The first film had intertitles and a more traditional narrator voiced the film. This time around, I thought about going back to that same voice. And then I got the idea of text for a lot of different reasons, but the thing that leaps out for me right now is that it allows everything else to be quiet. For example, the beginning of the film is in a snowstorm, the Snowpocalypse. And because we have nothing but text there, the score really rises. But in the background sound, you hear the hoof-clap of horses and the El train. The El train roars through this film. It obliterates everything. And if you have a voice competing with that… It allows you to think for yourself. It allows for the soundscape of the film to be elevated. And it’s more of a literary experience. I’d love to see films do it more. I have no problem watching subtitled films. This is different. It’s meant to be part of the narrative design.

The whole film of “Hogtown” is very literary, also with lots of film allusions—especially that moment where there are all those cutouts of Charlie Chaplin and Roger Ebert.
They’re all Chicagoans. You know what’s interesting is we got a beautiful courthouse out in the middle of nowhere. We tried to recruit all the extras to fill the gallery. We got enough to fill half the jury and a couple of people for the gallery. So necessity is the mother of invention and so I created what I was calling a Sgt. Pepper’s gallery of Chicagoans. Michael Jordan and Daley and Roger Ebert, Carl Sandburg, everybody that I could think of. And I prefer it. I think it’s really cool.

What have your biggest challenges been?
The biggest challenge I guess is to have the courage to be completely honest. When I watch some of this film, it’s like confessionals. These characters are manifestations of me—a lot of them. I saw a science-fiction writer when I was twelve or thirteen. I heard him speak once, and I remember exactly what he said—it was Harlan Ellison. He said, “If you really want to be a writer, you have to deal with the things that scare the shit out of you. Deal with the things that when you approach them, in your gut, in your head, you just want to run screaming.” I thought, “Whoa.” That was a really powerful thing to say, and it really registered. So that might inform the darker side of what I do. And I’ve never been in therapy. This film is kind of proof of that. But it’s also been therapeutic to express so much of my experience that I could not have in a conversation with somebody I don’t know. That’s the greatest challenge—to be willing to lay yourself out there. And that’s when it also feels the most rewarding. Because you think about it and you go, “I would rather have made this film than make any ten or twenty million.” You could not give me enough money to feel the sense of accomplishment that comes with doing something that’s just honest and forthright and can make decisions that aren’t bounded by anyone’s sense of what’s appropriate or what’s commercial or what’s dramatically structured in ways that honor conventions of films we’ve seen. There are so many films like that. We judge everything by those standards, and it’s wrong.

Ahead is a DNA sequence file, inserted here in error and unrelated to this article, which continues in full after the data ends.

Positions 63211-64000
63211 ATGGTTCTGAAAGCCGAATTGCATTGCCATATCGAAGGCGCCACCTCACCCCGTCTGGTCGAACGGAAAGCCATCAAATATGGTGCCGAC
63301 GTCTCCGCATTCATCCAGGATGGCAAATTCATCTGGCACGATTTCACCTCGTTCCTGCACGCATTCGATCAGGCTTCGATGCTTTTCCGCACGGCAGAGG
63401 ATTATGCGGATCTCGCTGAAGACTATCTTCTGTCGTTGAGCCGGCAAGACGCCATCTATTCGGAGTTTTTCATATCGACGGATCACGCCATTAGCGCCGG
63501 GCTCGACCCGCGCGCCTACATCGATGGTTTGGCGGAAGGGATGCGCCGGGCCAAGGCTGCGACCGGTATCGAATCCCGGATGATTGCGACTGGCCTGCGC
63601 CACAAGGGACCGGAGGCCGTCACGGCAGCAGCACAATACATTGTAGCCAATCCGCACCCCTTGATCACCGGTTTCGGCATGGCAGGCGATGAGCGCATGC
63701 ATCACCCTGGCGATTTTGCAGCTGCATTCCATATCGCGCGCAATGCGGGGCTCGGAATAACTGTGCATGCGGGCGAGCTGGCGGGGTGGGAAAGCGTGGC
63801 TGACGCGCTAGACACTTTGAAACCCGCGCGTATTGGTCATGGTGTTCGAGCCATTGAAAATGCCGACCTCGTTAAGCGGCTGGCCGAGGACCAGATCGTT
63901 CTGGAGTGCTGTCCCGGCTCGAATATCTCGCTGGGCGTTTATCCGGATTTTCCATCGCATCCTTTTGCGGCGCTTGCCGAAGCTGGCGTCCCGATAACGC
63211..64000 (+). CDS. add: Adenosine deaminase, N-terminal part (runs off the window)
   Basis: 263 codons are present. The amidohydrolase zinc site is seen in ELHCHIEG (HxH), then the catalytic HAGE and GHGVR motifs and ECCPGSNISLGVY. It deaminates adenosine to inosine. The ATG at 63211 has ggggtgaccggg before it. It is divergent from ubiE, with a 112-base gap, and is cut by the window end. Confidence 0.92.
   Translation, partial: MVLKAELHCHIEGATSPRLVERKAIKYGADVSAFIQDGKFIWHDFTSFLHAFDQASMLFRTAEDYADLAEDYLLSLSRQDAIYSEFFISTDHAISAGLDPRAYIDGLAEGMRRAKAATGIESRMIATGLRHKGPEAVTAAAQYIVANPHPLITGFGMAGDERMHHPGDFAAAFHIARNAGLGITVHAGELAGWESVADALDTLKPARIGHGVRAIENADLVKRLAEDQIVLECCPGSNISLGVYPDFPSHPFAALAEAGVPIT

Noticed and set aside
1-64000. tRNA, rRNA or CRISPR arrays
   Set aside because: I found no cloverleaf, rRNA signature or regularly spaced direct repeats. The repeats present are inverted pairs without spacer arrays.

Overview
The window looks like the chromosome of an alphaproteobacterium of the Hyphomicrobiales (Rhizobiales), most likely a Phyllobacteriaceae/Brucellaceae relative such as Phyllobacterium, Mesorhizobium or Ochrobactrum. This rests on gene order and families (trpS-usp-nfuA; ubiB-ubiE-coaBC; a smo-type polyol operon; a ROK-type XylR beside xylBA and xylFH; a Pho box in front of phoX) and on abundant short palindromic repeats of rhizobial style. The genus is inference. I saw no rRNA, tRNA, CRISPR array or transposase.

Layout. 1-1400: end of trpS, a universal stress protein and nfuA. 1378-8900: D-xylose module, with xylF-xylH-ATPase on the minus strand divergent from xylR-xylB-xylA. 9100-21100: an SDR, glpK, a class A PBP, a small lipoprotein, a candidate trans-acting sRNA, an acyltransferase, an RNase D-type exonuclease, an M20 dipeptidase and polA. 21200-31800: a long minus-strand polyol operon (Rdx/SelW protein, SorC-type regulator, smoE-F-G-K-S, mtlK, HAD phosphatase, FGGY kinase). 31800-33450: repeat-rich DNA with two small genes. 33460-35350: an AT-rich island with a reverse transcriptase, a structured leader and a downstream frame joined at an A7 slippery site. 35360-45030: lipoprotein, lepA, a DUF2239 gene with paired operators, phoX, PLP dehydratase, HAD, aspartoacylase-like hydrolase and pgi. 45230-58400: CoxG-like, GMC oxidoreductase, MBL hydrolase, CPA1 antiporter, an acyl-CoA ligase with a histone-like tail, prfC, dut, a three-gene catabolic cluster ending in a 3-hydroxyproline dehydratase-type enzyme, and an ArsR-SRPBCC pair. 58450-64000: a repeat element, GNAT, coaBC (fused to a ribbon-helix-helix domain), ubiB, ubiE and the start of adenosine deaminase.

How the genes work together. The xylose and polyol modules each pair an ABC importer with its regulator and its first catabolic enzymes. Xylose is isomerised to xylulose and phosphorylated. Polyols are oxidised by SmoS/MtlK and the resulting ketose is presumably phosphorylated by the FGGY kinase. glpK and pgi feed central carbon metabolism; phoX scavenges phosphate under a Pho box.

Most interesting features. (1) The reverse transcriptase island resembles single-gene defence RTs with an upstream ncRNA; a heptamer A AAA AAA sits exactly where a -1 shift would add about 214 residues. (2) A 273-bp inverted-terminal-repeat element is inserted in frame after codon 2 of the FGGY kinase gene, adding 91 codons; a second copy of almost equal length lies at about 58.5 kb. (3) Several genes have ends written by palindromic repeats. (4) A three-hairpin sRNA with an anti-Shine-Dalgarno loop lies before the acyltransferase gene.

I think you just answered this, but what are some of the best moments that you’ve encountered as a writer and director? What are some things that have worked really well for you?
You’re making me think of when we made “Chicago Heights,” and there are many, many moments in “Hogtown” like this where you frame up on a character. Whenever you set up a shot when you’re making a film, you get the cinematographer to press in. They do something called the pre-focus. So we’re going to go all the way into your eyes, and we’re going to get your eyes in focus, and then we’re going to pull back. And then no matter what happens, if a frame stays static, you can do anything you want and you’ll stay in focus. So there are many occasions where my cinematographer is collecting my pre-focus, and I’m like, “Wait. That’s it. Stay there and get the actor to get into character.” So you’ll have these quiet moments where you’re not even in the scene. You haven’t started. There’s something strikingly beautiful or powerful just about the composition and the character in a very,very quiet moment. I do think we get the essence of isolation and loneliness and longing by stopping and celebrating those kinds of moments.

“Hogtown”  screens at the Black Harvest Film Festival at Siskel on Friday, August 22, 8pm and Monday, August 25 at 8:15pm. Nearing, actor Herman Wilkins, and selected cast and crew members will appear.